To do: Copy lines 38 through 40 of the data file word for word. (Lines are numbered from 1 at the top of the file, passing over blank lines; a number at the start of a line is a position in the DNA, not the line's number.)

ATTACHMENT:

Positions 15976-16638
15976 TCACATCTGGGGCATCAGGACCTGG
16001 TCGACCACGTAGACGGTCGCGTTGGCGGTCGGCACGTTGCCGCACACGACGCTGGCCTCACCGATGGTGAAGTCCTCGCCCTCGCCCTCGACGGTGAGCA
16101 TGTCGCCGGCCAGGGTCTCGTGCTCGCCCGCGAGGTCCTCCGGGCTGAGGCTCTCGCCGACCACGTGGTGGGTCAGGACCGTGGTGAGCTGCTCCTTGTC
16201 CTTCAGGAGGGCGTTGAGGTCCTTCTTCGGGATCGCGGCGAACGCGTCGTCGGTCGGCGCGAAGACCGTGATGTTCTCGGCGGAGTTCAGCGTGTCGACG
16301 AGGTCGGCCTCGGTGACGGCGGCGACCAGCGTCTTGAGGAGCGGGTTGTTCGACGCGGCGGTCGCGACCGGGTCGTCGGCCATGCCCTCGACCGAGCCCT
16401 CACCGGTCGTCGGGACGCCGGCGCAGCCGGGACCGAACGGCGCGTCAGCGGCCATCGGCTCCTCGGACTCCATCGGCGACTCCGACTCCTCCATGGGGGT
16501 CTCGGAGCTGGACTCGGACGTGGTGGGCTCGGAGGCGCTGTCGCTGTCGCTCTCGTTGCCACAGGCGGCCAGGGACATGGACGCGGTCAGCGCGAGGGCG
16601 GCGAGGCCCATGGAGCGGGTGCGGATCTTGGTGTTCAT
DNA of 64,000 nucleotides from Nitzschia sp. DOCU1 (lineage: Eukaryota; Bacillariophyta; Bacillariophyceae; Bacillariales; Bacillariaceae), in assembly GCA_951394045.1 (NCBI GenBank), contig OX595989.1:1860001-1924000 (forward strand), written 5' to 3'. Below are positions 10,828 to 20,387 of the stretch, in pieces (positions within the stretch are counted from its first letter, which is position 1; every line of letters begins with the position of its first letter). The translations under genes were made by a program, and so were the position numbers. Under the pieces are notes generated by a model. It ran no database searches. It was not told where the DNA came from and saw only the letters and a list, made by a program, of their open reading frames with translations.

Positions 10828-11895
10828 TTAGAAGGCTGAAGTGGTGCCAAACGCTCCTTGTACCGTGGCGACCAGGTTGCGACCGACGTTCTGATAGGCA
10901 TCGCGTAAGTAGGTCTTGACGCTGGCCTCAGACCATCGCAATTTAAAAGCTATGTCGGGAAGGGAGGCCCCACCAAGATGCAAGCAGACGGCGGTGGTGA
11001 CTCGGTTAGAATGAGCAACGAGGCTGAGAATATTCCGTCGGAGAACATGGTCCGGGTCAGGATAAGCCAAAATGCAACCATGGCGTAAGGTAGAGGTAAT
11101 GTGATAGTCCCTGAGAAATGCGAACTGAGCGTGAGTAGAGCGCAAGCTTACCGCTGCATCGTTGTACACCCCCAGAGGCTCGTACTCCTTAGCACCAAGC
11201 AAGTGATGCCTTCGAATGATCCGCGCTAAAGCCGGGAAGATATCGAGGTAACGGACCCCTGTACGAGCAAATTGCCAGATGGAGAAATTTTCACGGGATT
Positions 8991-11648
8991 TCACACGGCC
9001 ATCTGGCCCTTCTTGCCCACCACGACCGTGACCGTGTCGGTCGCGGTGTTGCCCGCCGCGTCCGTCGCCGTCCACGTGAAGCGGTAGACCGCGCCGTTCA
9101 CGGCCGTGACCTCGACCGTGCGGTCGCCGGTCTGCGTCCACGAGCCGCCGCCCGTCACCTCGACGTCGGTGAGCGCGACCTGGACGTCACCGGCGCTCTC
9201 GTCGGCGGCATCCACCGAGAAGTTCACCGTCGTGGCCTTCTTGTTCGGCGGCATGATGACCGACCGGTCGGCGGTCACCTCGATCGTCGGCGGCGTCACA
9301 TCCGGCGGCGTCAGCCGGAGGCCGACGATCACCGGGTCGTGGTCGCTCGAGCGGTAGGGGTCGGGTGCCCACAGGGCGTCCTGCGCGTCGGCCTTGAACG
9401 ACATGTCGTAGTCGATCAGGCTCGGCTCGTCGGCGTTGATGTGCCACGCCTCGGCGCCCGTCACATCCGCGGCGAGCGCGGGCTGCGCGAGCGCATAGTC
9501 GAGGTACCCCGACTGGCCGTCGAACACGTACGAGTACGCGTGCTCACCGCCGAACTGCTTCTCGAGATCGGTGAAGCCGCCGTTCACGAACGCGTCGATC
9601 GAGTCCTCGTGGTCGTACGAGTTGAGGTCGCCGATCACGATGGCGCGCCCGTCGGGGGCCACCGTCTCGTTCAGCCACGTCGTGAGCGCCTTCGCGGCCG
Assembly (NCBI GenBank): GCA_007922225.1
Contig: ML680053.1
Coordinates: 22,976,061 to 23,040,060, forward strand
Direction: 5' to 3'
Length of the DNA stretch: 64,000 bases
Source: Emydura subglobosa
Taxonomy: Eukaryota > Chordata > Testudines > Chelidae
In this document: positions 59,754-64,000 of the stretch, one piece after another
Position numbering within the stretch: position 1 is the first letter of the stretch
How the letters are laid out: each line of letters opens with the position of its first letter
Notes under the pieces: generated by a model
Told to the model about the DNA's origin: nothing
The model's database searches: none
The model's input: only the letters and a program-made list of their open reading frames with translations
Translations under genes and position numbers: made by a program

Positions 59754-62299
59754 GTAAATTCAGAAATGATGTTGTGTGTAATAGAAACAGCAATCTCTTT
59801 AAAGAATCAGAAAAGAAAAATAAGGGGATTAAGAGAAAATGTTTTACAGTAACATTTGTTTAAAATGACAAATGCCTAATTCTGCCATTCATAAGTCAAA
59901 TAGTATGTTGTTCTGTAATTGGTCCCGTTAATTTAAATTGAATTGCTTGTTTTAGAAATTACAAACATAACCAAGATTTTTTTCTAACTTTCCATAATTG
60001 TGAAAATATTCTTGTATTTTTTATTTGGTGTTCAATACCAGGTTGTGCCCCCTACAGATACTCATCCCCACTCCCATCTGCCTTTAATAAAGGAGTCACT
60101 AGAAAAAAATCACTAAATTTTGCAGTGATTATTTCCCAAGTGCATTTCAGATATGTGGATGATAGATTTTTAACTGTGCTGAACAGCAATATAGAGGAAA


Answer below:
The model's database searches: none
The model's input: only the letters and a program-made list of their open reading frames with translations
Translations under genes and position numbers: made by a program